Unlike the originals, the new earbuds also come with active noise cancelation, using two external and two internal microphones to isolate ambient noise on the outside of the earbuds and as it enters the ear canal. Active noise cancelation has become the standard for more high-end earbuds in 2020, but there are few that can match the noise reduction offered by the Hammerhead True Wireless Pros. The combination of the superb noise isolation offered by the Comply tips and the quad-mic system completely silences the constant hum of an air conditioner or an airplane cabin. It would have been nice if Razer allowed for manual adjustment in the app or had a few different options for those who don’t want to complete noise isolation.
As for audio quality, the earbuds deliver a well-balanced sound stage with strong bass that doesn’t overpower the high notes. The Razer Hammerhead also offers five EQ presets to choose from and the ability to fine-tune a custom EQ profile if you want one that’s fine-tuned to your personal preferences. The default THX profile is the most neutral option, but Enhanced Bass is great for up-beat tuned during a workout and Vocal if you listen to a lot of podcasts.
Anyone who’s into mobile gaming knows that audio latency is still a big issue when it comes to Bluetooth headphones and earbuds. Since Razer’s main focus is gaming products, the Hammerhead True Wireless Pro earbuds feature a 60ms Low Latency Gaming Mode. Tap the earbud three times and hold the last tap for two seconds to turn Gaming Mode on and you’ll get to enjoy lower latency audio that definitely improves the experience when playing mobile games on your smartphone. THere’s still a slight delay that you don’t get when plugging in directly with headphones, but it’s definitely an improvement over competing earbuds.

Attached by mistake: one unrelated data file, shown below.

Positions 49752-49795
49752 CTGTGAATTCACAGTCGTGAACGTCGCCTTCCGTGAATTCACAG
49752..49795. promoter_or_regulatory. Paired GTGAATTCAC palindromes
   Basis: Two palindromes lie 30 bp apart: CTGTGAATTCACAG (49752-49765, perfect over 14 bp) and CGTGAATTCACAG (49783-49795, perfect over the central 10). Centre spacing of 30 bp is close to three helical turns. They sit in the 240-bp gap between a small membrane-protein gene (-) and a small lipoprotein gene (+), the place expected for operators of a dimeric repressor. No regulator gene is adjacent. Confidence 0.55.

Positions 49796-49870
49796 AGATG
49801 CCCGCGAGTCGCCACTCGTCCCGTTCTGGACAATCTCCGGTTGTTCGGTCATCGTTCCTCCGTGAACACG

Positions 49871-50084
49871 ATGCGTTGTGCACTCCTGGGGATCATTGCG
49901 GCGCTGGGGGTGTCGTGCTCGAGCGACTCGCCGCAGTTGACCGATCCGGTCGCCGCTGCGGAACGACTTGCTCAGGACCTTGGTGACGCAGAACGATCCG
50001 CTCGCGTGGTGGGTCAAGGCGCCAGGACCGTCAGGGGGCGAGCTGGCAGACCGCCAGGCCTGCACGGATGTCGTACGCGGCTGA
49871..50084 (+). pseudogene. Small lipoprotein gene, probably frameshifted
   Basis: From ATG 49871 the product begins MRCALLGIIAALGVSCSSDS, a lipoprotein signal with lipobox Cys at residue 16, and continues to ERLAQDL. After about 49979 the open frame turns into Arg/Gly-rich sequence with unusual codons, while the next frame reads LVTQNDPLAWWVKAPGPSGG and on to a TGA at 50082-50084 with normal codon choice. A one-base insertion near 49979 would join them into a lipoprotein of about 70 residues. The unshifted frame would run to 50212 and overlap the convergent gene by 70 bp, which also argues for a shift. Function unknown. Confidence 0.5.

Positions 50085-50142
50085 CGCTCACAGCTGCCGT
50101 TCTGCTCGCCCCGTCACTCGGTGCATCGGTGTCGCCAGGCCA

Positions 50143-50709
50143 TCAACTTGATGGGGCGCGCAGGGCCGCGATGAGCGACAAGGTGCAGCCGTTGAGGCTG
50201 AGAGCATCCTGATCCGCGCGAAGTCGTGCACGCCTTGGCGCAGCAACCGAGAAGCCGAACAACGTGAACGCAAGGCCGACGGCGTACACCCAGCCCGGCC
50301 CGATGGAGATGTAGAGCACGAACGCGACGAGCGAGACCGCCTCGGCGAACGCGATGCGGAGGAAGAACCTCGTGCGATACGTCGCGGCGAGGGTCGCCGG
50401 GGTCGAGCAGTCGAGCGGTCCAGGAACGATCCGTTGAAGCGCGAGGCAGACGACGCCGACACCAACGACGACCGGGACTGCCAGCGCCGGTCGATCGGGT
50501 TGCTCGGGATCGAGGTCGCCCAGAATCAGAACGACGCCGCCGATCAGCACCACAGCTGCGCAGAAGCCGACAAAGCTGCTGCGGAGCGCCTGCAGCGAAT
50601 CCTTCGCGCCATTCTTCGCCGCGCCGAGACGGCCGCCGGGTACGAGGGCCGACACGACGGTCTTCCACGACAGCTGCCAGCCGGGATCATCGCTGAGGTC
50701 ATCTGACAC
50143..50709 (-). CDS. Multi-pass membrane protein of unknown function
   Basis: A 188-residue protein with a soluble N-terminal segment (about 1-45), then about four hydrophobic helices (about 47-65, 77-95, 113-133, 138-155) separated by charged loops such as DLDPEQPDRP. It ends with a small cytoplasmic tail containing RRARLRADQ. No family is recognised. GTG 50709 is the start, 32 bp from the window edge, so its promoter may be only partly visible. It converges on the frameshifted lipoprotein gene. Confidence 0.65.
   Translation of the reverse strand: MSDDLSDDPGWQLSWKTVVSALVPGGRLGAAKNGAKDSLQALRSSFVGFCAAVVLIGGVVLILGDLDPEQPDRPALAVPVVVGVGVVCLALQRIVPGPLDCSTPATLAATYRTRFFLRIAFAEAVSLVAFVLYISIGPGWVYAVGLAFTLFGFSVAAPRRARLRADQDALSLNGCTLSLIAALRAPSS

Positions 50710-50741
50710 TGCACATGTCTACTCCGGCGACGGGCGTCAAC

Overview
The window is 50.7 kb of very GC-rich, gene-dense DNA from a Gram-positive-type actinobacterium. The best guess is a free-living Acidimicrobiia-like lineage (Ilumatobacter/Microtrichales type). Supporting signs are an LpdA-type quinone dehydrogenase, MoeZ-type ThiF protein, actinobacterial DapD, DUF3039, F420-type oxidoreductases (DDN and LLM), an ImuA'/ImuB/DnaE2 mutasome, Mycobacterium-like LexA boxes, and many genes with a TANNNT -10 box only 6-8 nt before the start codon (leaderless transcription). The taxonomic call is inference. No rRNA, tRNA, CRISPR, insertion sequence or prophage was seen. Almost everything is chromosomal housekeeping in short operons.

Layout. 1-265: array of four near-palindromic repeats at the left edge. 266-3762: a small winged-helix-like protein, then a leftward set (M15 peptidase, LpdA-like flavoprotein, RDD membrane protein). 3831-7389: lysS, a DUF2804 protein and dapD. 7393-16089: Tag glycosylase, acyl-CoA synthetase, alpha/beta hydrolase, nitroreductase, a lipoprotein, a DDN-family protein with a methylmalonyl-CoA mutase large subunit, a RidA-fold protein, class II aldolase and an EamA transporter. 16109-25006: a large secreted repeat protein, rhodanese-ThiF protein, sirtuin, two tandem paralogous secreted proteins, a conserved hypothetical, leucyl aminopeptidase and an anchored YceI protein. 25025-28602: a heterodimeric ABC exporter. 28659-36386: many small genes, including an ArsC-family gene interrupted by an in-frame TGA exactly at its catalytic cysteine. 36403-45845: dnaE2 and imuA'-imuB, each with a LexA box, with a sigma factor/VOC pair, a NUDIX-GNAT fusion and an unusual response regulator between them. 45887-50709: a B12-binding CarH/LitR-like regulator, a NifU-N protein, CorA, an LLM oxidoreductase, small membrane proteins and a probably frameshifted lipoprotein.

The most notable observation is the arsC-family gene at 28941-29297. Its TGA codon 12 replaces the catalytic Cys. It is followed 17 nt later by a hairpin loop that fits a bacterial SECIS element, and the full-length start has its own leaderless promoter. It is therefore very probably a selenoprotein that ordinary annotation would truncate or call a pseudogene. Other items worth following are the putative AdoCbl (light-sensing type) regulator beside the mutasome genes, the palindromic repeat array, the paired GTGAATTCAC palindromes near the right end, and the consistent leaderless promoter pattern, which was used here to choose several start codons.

The only downside is that Gaming Mode consumers more power and reduces Bluetooth range, two sacrifices that were necessary to push the latency down to 60ms.
Like many of its competitors, the Razer Hammerhead True Wireless Pro offers 20 hours of battery life when you account for the extra power you get from the battery built into the charging case.
The advertised battery life holds up pretty well when compared to our real-world testing. I was able to get a bit over 19 hours of audio playback before fully depleting the batteries in the earbuds and the case. However, if you’re planning to use the low-latency gaming mode on a regular basis, you should expect battery life to take a 20-30% hit.
Razer Hammerhead True Wireless Pro Rating: star_fullstar_fullstar_fullstar_fullstar_empty (4.1/5)
- Great fit & noise cancellation
- Low-latency gaming mode
- Well-balanced sound stage
- Good Battery life
- A bit pricey
- Plastic feels cheap
- IPX4 isn’t ideal for workouts
The Bottom Line
The Razer Hammerhead True Wireless Pro earbuds are a huge improvement over the originals with better audio quality, an incredible fit, and great active noise cancellation. The $199 sticker price is a bit high, but it’s well worth it if noise cancelation is a high prioroty.